I’m going to start this out by saying that many blogger fails have been committed. This post could have had oodles more photos, but even I, yes even the annoying Cassie who snaps photos of you to no end, do take brief breaks from documenting my life.* Sorry about that.
Anyway, our full transition from my in-laws’ place to our guest house in Buenos Aires took 72 hours. Admittedly, it could have been less. But then it would have been way less fun. We borrowed a car, stopped to visit grandparents, stayed with Jordan’s brother, went to Brookings for breakfast, stayed with some friends in Minneapolis, met up with two lovely ladies for breakfast there, and coerced one of the aforementioned lovely ladies into giving us a ride to the airport.
First stop: the grandparents.
Time passed more quickly than we expected, and in no time (although clearly some time), we were already behind schedule.
As mentioned, after moving on from Tripp/Gregory County, we stopped in Sioux Falls to hang out with some family yet again. The night passed quickly, even though we didn’t have much to do. We played with our nephews, chatted, and got some Indian food. We almost went for Italian before realizing that we’d probably have a harder time finding Indian in Argentina. And we arrived too late to starting cooking.
At one point during dinner, bath time was mentioned. I don’t even know how this happened, but the nephews (and then Jordan and my brother-in-law) started chanting that I was to be the one in charge of bath time. I had been selected. We also got to tuck the nephews in for the night. When leaving the room, Walter slyly asked, “If Henry and I wake up in the night, we can come snuggle with you and Jordan?” Who says no to that?
The next day we went with my sister-in-law to drop the boys off at daycare. Walter seemed so proud to show us his school/daycare. Too adorable to watch him looking at us and waiting for reactions. Thanks to G&K, by the way, for letting us stay with you. Hard saying goodbye to everyone, but these four especially.
The next morning, we drove north to Brookings. First, we checked on our alma mater, SDSU. Second, and most importantly, we met with Jordan’s Master’s thesis advisor and his wife for breakfast. We love getting together with them. They are the perfect dining companions, always prepared with anecdotes and interesting stories to share.
From Brookings, we drove toward Minneapolis. We stayed with Ben, our college friend. It had been entirely too long since I’d seen him. And I still hadn’t met his wife. Of course, I’m hoping it’s the same for them, but Jordan and I really enjoyed ourselves when staying with them (even though so short). Sometimes friends grow apart after six years of separation. But sometimes they just grow in parallel. Our lives are different, but it didn’t seem to matter. We’ve grown as people; he’s grown as a person. Great conversation along with some lovely Minnesota microbrewery stops. The perfect evening.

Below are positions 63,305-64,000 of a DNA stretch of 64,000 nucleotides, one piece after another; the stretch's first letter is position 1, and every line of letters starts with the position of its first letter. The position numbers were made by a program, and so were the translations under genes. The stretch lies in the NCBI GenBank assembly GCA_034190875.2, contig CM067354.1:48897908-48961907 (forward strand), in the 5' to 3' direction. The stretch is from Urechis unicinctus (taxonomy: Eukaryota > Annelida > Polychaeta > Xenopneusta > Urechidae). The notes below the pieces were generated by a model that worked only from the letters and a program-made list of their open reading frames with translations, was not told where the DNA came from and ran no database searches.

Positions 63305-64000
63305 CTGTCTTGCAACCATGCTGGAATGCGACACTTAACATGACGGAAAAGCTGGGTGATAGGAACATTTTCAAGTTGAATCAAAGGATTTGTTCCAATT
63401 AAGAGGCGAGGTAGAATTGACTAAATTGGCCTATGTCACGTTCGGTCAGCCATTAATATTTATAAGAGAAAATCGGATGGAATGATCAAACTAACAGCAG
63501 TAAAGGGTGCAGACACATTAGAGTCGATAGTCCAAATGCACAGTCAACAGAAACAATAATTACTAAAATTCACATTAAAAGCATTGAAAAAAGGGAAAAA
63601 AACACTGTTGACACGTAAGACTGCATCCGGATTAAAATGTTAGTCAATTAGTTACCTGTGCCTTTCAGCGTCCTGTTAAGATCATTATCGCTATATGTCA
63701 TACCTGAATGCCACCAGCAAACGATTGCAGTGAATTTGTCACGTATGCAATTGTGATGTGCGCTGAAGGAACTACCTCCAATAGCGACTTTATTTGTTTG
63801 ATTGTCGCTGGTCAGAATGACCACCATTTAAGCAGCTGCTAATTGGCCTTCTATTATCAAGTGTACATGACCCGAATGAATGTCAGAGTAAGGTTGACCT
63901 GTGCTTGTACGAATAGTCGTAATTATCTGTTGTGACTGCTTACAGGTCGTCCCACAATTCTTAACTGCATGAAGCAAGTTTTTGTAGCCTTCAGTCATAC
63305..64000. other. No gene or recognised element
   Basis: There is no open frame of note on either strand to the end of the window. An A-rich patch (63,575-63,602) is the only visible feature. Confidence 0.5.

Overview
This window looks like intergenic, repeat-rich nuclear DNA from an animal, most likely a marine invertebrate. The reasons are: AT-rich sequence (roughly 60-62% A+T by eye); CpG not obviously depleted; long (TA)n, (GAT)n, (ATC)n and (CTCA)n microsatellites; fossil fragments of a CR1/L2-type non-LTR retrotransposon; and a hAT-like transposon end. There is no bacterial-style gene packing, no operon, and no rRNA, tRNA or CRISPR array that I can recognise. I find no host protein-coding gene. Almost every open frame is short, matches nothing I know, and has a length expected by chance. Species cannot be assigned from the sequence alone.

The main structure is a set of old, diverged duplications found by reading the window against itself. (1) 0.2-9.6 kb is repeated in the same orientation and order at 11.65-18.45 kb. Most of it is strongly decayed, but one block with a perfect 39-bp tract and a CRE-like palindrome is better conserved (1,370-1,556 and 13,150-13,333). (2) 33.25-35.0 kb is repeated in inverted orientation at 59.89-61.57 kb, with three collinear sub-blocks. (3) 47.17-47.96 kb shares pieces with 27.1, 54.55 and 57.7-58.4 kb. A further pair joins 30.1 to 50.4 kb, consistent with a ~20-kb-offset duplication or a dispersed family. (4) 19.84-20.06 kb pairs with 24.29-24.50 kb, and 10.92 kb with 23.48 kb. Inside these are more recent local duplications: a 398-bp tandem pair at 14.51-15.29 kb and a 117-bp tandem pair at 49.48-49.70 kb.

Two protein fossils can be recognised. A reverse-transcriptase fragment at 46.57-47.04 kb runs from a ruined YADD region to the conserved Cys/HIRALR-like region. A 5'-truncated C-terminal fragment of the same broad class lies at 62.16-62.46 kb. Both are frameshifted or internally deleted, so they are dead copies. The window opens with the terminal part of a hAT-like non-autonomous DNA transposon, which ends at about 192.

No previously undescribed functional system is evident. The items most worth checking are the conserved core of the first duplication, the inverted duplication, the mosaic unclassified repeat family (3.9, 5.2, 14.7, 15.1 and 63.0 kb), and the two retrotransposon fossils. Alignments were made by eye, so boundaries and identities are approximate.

Microbrewery 1: Indeed. Loved the setting. And the black American ale.
Microbrewery 2: Bauhaus. Loved this setting evening more. I don’t have a great picture of the courtyard, but it’s the industrial look turned hipster (but not frighteningly so) done right.
Below is the only photo I got of Ben and Kim. Next time. Next time.
The next morning breakfast with Ally and Laurie came quickly and went quickly. More great conversation. So many topics to cover in so little time. Thanks for meeting us and letting yourself get roped into taking us to the airport!
And with that, our time in the States had come to an end this go ’round.
One airport hitch,** four airport tacos, two airplane meals, a cab ride, and 19 hours later, we arrived in Buenos Aires. In the most welcoming little corner of the city. I highly recommend the guest house we stayed at: Gus’ Guest House in Recoleta. Can’t say enough good things about the host and his recommendations.
Once I get a chance to sort through a few photos, I’ll be sure to have some Buenos Aires posts soon. We are currently in San Luis, where the husband is meeting with other scientists (agronomists, geographers, environmental scientists and the like) at the university. Me, well, I am regrouping from the bus ride, poaching university wi-fi, and scheming to convince Jordan that we need to rent a car to visit Sierra de las Quijadas or make a stop in Córdoba. Wives everywhere, intercessory prayer is welcome
*Since I referred to myself in both first and third person, this sentence is a little confusing. But I am hoping you’ll understand.
**We had one unexpected issue on the way down. We went to the airport, and foolishly hadn’t checked to see if entry requirements had changed since the last time. We are now required to pay reciprocity entrance fees of 160 dollars each. You need to show that you’ve paid these taxes before you’re allowed to check in. We had no idea. And our fellow lodgers here confirmed that it’s not clearly listed on the US State Dept website, either. Thankfully, MSP airport has free wi-fi and the agent told us that most places will accept the electronic copy as long as bar code can be read. The issue then is that it can take up to half an hour to process (that’s with the extra 30 dollar expedition fee). Be sure to print this in paper, even if you think it’s silly when you have the electronic copy.